Curtin added that she regrets that the church leadership does not do more to involve women in the church.
“The way things are looking, it looks like they are going to lessen the role of women in the church, and I wish they wouldn’t do that,” Curtin said.
LSA sophomore Daniel Green, who describes himself as “not very religious,” agreed, adding that he believes the cardinals should have elected a more liberal pontiff.
“It’s important for the pope to be much more liberal on issues like abortion and gay rights,” he said, adding that although many say Pope John Paul II did a lot of work on social issues like communism, he was obviously conservative on other social problems.
“I’m never very optimistic about the pope,” he said.
While John Paul was widely praised for his efforts to reach out to Jews, including his official apology in 2000 for the church’s past anti-Semitic actions, Benedict’s more conservative views on interfaith dialogue have caused some concern in the Jewish community.
Rabbi Jason Miller, assistant director of the University’s chapter of Hillel, said he hopes Benedict will continue the work started by John Paul. “We recognize that it was Cardinal Ratzinger who was the architect of the ideological policy to recognize and have full relations with Israel,” he said.
RC sophomore Monica Woll, chair of the governing council of Hillel, said Benedict’s participation with Nazi activities such as the Hitler Youth during World War II have also caused anxiety about the future of Jewish-Catholic relations.
“A lot of people are nervous only because he did have membership in Hitler Youth, although most people realize that was 60 years ago and he is most likely a different person today,” she said, adding that Benedict said in a recent interview that his membership in Hitler Youth was compulsory, and that during his service in the army he never fired a shot.
Despite these concerns, Miller said the pope’s efforts to reach out to Jews will be important to the maintenance of understanding between the two faiths which was started by John Paul.
“Catholic-Jewish relations are extremely important in our society, and we hope that the new pope will be our partner for peace, justice and the appreciation of each other’s faith traditions,” he said.
Father Tom McClain, pastor of St. Mary’s, said Benedict’s past service to the church has demonstrated that he is qualified to be Holy Father. In this position under John Paul, Benedict gained great power, rising to be the second most powerful man in the Vatican, Porter said.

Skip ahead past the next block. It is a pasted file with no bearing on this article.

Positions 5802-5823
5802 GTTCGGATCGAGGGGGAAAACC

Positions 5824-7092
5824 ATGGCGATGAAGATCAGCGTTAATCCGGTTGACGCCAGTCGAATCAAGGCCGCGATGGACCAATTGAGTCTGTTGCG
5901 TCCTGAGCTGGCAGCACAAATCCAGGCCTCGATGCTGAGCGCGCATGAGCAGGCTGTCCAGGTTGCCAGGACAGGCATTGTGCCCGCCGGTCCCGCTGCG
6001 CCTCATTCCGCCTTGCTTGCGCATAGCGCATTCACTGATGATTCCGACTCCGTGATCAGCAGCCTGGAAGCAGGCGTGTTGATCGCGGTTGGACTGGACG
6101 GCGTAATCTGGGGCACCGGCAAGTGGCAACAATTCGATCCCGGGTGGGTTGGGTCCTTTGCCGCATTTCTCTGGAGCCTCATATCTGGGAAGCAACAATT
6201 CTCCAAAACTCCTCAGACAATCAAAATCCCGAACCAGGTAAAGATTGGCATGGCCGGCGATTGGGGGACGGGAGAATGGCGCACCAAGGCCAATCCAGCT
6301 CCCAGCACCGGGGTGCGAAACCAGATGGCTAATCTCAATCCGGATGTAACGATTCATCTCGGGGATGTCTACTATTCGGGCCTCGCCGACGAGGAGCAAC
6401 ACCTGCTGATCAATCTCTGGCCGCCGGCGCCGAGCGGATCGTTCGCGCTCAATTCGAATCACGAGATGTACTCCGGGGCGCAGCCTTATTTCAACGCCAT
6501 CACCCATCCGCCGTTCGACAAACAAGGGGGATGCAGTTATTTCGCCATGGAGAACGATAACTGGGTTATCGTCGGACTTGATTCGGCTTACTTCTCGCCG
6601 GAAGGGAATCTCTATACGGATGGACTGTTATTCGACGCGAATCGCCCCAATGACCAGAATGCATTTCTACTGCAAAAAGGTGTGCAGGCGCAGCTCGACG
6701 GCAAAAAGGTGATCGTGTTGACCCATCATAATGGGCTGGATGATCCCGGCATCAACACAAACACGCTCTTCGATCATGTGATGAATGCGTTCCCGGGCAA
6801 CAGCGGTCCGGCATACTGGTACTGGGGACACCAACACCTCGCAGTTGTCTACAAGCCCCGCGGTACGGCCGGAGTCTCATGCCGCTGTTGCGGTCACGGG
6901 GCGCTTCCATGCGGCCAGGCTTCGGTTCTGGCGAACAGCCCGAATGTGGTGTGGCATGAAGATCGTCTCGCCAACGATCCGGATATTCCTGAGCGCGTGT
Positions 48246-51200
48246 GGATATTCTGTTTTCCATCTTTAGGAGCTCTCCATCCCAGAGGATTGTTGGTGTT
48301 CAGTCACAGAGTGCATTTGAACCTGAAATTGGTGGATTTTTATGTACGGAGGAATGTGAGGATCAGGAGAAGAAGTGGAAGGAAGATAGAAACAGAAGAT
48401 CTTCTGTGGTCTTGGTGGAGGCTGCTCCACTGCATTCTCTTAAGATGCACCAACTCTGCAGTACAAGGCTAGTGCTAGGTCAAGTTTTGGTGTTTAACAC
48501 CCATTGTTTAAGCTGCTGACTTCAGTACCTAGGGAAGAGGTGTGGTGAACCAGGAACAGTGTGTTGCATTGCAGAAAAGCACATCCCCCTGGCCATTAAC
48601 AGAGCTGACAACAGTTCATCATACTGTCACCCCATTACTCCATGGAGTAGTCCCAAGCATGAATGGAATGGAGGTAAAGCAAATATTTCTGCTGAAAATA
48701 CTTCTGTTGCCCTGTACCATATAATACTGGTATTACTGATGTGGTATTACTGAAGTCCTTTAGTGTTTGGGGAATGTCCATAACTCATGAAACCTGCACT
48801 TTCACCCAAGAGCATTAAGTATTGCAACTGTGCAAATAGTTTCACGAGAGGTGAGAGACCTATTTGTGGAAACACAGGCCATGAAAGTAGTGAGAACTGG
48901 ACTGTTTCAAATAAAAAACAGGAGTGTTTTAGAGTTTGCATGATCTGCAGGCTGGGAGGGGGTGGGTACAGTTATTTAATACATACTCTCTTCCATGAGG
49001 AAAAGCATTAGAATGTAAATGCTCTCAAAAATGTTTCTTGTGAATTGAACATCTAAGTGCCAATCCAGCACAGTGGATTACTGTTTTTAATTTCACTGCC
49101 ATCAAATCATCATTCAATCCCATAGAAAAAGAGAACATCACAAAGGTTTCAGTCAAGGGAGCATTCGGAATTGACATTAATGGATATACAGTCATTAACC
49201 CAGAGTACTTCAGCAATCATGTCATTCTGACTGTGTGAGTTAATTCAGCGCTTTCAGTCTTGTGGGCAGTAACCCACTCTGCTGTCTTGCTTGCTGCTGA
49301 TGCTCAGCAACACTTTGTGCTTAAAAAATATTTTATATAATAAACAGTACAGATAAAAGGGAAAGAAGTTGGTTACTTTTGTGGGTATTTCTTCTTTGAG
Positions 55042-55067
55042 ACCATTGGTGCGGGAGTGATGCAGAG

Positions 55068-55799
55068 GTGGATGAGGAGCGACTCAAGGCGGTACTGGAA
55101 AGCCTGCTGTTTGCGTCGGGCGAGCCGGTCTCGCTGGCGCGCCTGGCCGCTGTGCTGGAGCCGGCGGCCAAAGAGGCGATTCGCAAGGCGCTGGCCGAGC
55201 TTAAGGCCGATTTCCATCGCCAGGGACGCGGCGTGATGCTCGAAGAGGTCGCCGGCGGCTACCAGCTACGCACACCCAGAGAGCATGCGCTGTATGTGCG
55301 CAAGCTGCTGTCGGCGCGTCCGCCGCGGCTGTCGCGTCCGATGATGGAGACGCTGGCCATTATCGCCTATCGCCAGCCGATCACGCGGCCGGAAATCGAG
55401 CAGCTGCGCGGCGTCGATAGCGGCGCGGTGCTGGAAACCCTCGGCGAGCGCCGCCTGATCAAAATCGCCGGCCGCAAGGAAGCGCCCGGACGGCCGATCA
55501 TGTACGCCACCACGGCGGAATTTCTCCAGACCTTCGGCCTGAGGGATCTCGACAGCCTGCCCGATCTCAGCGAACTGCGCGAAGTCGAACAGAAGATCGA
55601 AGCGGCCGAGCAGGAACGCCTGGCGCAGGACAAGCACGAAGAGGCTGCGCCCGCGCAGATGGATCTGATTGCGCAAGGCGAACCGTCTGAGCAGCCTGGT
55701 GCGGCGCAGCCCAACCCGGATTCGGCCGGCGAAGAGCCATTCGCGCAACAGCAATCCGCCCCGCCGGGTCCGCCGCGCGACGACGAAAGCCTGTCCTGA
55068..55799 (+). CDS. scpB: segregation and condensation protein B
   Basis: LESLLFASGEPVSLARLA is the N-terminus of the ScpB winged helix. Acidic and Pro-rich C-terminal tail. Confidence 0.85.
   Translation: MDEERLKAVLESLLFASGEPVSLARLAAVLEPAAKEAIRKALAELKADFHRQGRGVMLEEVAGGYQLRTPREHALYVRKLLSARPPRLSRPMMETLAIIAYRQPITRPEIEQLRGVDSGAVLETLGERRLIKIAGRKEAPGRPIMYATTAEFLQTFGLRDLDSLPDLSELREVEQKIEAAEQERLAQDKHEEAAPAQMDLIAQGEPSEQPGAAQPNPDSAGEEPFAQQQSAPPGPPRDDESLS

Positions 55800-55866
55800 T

Even before John Paul’s papacy, Benedict was a key contributor to several important doctrinal proclamations.
“He speaks many languages and was very instrumental in the Council of the Vatican II,” McClain said, adding that the pontiff is likely to follow in the spirit of the Vatican II, the most recent and most dynamic church council in the past century. The Vatican II introduced major reforms in 1965 and set precedents allowing the use of vernacular language in Mass, and officially condemning the anti-Semitism of World War II.
According to Porter, the main issue facing the Catholic Church today is a major demographic shift in church membership — the decline of the church in Europe and the rising numbers of Catholics in the Third World.
Sixty percent of the world’s Catholics live in non-industrial countries, Porter said, adding that despite this high number, almost all of the church’s wealth comes from the United States and Europe.
“The selection of a European is an indication that they are not about to write off Europe,” he said.
Still, the new pope’s views are not in line with much of the popular opinion in the West, Porter said. Whether or not Benedict’s papacy can save the church in Europe is still up in the air.
McClain agreed. “It remains to be seen how Benedict the XVI will bring his style to the world. It’s a matter of personal charisma, and we need to give him some time to establish that for himself. He has a hard act to follow.”
—The Associated Press contributed to this article